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September 26, 2019

Madeline Lee measures the tyranny of time and distance

What happens when your plane vanishes without a trace?

  • Words: Josh Fanning

“It’s a mix of reality and imagination. A historical event,” director of Madeline Lee, Douglas McNicol says.

“During WWII a B24 called Lady Be Good set off from a place in North Africa around about Lybia on a bombing mission to Naples. It crashed 400 miles off course.


Madeline Lee by State Opera of South Australia
4 Oct, 7:30 pm
5 Oct, 7:30 pm

More information and tickets available here.

“In 1961 the Americans sent out an examining party and Time Magazine reported on this.”

The new production by State Opera of Madeline Lee premieres next week at State Opera’s home base in Netley. The opera is part of the organisation’s commitment to re-mounting and re-examining great Australian-made works this year and speaking with Douglas we get the sense that this particular show will be unique.

Douglas McNicol

Douglas was involved in Madeline Lee’s world premiere in 2004. John Haddock, who composed the work, asked him to sing one of the parts and now Douglas is directing the production and casting his own unique lens over the work.

“The music’s fantastic,” says Douglas. “We have a Human Nature-type ensemble. This is one of my own impressions of the work.

“I don’t want to overlay too much, I want to allow each individual performer to explore the text. My job as a director is to knit everything together. Unite the ensemble and carry rather than dictate to them.”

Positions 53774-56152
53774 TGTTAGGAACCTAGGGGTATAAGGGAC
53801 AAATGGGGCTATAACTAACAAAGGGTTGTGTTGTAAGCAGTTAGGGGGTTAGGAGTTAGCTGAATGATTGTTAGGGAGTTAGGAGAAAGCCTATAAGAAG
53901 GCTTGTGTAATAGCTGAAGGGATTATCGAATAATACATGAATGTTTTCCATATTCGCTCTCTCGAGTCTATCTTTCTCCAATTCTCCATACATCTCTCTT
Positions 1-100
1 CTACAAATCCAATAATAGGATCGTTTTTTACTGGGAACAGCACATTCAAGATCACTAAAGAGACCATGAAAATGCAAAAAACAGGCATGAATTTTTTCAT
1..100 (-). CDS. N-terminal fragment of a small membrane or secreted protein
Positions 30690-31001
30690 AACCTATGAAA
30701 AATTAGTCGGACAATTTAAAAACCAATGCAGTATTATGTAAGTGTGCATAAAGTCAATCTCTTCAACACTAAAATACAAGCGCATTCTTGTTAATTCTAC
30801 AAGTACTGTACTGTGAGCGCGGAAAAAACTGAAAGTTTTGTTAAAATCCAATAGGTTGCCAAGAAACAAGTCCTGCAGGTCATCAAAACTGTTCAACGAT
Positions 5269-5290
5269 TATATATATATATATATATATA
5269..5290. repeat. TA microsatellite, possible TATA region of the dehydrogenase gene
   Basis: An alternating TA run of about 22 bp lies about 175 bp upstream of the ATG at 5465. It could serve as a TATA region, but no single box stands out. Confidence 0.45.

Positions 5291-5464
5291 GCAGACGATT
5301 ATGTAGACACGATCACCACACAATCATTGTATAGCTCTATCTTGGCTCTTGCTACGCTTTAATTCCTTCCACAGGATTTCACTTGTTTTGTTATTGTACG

The story itself is mind-bending. The plane crashes in 1943, but the search party only heads out in 1961. These parallel timelines draw out a different narrative in this story from a lineal plot line, and Douglas feels opera is the perfect medium to explore such a surreal plot.

“It’s about relationships and emotional journeys,” says Douglas. “The guys who are waiting to be rescued – being Americans – these crews in the bombers during the war would carry good luck charms. In our case, one of them has a baseball mitt and the other has a catchers mitt. What do guys do when they’re hanging around waiting? They play ball.”

Metaphors and natural dialogue tensions help reveal still-relevant frictions in the male identity without moralising.

Madeline Lee promises an intriguing journey into two crucial human emotions – the sinking feeling of loss and the burgeoning hope of being found.


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